This bench cushion was (honestly, I swear) easy to make. I bought a big slab of green foam from Jo-Ann Fabrics (half price!) and then cut it to the right size with a bread knife–weird, but it worked perfectly. I wrapped the foam in cotton batting to add some softness. The little village on this Marimekko fabric fit perfectly for the dimensions of my cushion. Basically, I made a shallow box with the fabric leaving one long side open, and then stuffed the foam in–slightly unwieldy but otherwise not hard at all. Both the Liberty Book of Home Sewing and Martha Stewart’s Encyclopedia of Sewing and Fabric Crafts have excellent instructions for making a bench cushion. I decided to add piping to my cushion to give it a finished look, and to add a touch of navy. (The bench itself is my daughter’s old bookcase tipped on its side–the shelves make perfect shoe cubbies!)
Catherine Newman, author of Waiting for Birdy, and the Ben and Birdy blog, is a fantastic cook, jigsaw puzzler, trash-talker, lollygagger, and friend. She’s also always making something. I recently sent her some questions to find out what she’s been up to lately and learned so much about her that I may now send out questionnaires to all my friends. Try it–so illuminating! I personally feel that the homemade pube/dryer lint beads (yes, you read that right) could find a home on Etsy. Thanks, Cath!
What kind of crafter are you? Plotter and planner or just-wing-it type?
A little of both. I am a wing-it-type overall, very scrappy and always wanting to use stuff we already have in the house, and not follow a pattern and not wait too long for the glue to dry. But if there’s something I have in mind, I will try to make sure I have the materials I need.
Oh, many, many types. Like you, I love doing tiny things. My friend Emily [Neuburger] published a book called Show Me a Story, and the signature project is something called “Story Stones” where you basically modpodge a miniature paper collage onto a rock, and I could have made those forever. I did a mason jar, a pear, a cup of coffee, and a star. I was technically only there to help my daughter, but I think she left the table long before me. (so glad I’d had the random impulse to fill a bag with stones at the P.town beach!) I also love anything that involves turning clothes into better clothes (cutting t-shirts apart to make skirts, e.g.) or that involves felting wool sweaters and cutting them up and making patchwork blankets.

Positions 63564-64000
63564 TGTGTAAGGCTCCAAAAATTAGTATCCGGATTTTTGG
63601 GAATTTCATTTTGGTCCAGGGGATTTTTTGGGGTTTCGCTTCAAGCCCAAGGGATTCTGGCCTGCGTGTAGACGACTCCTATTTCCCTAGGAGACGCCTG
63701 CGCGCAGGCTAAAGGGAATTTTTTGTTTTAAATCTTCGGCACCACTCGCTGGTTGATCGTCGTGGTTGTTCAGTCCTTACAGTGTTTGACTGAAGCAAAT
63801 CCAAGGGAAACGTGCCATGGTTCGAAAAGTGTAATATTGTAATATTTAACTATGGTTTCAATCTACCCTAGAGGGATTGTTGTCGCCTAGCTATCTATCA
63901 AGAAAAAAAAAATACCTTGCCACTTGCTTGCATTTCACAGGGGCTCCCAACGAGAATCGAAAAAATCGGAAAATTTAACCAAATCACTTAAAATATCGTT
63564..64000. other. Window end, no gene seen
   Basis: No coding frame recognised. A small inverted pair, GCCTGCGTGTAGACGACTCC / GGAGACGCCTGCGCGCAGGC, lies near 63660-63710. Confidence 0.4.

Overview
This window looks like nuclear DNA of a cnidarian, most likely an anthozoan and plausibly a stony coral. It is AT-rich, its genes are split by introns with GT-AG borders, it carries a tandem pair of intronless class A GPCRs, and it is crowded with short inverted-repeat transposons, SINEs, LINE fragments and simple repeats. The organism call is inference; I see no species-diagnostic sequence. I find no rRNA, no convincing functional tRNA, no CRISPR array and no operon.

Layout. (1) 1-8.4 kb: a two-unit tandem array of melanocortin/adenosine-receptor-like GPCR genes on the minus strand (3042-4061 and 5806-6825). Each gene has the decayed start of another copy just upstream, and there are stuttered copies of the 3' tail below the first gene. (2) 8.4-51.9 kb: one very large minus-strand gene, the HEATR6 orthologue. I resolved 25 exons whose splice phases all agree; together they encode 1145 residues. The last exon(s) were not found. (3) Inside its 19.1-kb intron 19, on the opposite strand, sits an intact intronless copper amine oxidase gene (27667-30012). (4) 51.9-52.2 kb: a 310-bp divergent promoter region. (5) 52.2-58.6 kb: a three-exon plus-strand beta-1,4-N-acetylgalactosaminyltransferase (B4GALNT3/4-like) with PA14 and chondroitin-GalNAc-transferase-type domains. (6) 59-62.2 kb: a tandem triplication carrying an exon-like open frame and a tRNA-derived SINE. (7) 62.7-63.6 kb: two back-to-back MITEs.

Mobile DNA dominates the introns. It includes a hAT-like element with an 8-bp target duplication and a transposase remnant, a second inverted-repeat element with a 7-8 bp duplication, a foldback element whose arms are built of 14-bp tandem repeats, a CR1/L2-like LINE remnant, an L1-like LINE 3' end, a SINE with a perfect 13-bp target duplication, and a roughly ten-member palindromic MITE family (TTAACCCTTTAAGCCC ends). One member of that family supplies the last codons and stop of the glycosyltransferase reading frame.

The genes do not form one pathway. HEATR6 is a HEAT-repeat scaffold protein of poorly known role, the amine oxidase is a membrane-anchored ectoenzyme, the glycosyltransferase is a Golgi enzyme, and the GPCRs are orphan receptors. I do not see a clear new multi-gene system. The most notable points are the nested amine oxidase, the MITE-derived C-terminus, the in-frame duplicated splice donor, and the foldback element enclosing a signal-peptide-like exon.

My biggest Martha Stewart moment? Gosh. Those wool blankets are so gorgeous I can’t even be modest about them. So maybe that. But weirdest? I have made prank barf (out of glue and paint and oats). I tried to make beads out of dryer lint, and they were so disgusting, with pubic hair sticking out of them, that we couldn’t stop laughing. Oh, another MS moment: I made the kids velvet/cashmere (repurposed fabrics) cupcake stuffies for xmas, and they came out so cute! I was copying something Birdy had seen at Barnes and Noble, only mine were nicer.
I really, truly like both. We have this game Modern Art–it’s a very complex board game with an auction theme–and all the art in it was so terrible. There are, like, 100 pretend paintings and they were all so ugly. So the four of us sat down and made all new tiny paintings for the game, and it was one of the best days of my life. So I love that–love sitting with the kids to make Fimo donuts, or beading together. But I also love to be just me doing something, like sewing.
Ah, please see above! Modern Art cards. Artist Trading cards, which are just little magazine collages we do on cut-up cereal boxes, then cover in duct tape. Love those.
Ah! That’s a good question. I have surprised myself by being able to bite my tongue and not offer the kids all of my excellent advice, even though it would make their trivet or puppet or coin purse SO MUCH NICER.